- Full Name John (Jack) Hadley Nicanor Hemingway
- Nickname Bumby
- Occupation Military Veteran, Conservationist, Angler, Commissioner
- Nationality American
- Birthplace Toronto, Canada
- Birth Date October 10, 1923
- Death Date December 1, 2000
- Age At Death 77
Jack Hemingway | BiographyHelped Idaho Increase Trout Stocks As a Commissioner on the Idaho Fish and Game Commission
In November 1945, Hemingway was discharged from the army. He traveled to Cuba to see his father and then went to Utah for a skiing holiday. But while in Cuba, he sensed a shift in his relationship with his father. Jack later recalled being seen by his father as a man rather than "Bumby" — a nice little boy. “His view of me changed -- the fact that I was wounded and had a nice set of visible scars…I stopped being viewed as a nice little boy.” He then became a stockbroker and also worked as a fishing supplies salesman. Then in 1967, he retired and relocated to Ketchum, Idaho, where his father passed away and was buried. There, he taught languages, followed his love of fly fishing, and worked on autobiographical novels.
Jack Hemingway is a writer and conservationist known for his leading contribution to the Idaho state’s adoption of a catch and release fishing law as a commissioner on the Idaho Fish and Game Commission. He is also known as the son of Pulitzer Prize-winning writer Ernest Hemingway.s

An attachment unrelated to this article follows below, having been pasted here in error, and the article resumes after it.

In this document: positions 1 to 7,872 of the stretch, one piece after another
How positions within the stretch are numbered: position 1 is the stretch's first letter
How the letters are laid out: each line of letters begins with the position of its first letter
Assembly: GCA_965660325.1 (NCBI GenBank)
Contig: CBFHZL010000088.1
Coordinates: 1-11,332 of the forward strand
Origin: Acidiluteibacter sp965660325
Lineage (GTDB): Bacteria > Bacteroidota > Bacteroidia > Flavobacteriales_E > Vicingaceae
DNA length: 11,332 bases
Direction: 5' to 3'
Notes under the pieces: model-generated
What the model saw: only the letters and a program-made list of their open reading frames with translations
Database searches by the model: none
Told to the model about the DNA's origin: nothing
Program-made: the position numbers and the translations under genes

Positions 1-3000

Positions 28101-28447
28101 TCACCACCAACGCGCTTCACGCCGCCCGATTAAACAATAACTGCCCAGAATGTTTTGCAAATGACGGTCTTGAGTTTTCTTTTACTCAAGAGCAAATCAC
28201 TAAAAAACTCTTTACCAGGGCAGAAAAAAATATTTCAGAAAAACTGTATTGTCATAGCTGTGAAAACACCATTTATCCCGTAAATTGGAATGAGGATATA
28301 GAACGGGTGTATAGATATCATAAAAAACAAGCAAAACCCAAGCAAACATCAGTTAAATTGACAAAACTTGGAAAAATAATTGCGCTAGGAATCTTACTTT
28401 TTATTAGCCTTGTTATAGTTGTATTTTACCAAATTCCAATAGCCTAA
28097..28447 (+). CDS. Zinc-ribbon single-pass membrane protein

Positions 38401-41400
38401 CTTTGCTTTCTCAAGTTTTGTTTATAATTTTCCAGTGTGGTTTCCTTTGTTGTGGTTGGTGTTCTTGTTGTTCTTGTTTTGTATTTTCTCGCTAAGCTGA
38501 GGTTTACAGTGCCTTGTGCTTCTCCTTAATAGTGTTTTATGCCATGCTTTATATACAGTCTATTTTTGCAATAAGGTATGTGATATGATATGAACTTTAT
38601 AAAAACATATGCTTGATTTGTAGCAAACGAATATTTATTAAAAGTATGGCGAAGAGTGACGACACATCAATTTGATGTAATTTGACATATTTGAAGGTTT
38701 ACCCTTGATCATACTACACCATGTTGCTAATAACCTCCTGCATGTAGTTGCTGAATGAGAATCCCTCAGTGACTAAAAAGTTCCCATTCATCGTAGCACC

Who is Jack Hemingway?
Born in Toronto, Hemingway was the eldest son of Ernest Hemingway and his first wife, Hadley Richardson. His parents got divorced when he was just five years old. After that, his mother moved to Paris, and his father moved to Cuba. He then grew up in Paris and spent his summer vacations in Cuba with his father.
Hemingway was sent to boarding school at an early age. After school studies, he attended the University of Montana and enrolled at Dartmouth College in 1942. Later, he left Dartmouth to enlist in the U.S. Army.
At first, he was assigned to the Military Police Division. Then later, he got qualified for the Officer Candidate Class and was appointed as a captain at the Office of Strategic Service (O.S.S.) in early 1944.
As an intelligence agent, he was missioned to gather intel from Nazi-occupied France. However, in the November of 1944, he was taken as a prisoner of war and got released six months later.
When the war ended in 1949, he was awarded ‘Croix de Guerre’ by the French Government and was given the ‘Bronze Star Medal’ from the army’s commander for his noteworthy wartime contributions.
After that, he worked as a stockbroker and fishing material salesman, eventually retiring to Ketchum, Idaho, in 1967. There, he became an avid advocate of Idaho wildlife conservation and influenced enacting an important preservation policy to preserve trout stocks.
Hemingway, similar to his father, was also a published writer and experienced angler. He penned two autobiographies and published ‘Misadventure of a Fly Fisherman: My Life with With and Without Papa’ in 1986 and ‘A Life Worth Living’ in 2004.
Hemingway was married to Byra Whittlesey from 1949 to 1986. He had three daughters with her Joan, Margaux, and Hadley (Mariel). After Whittlessey passed away, he remarried Angela Holvey in 1988 and died due to heart surgery complications in 2000.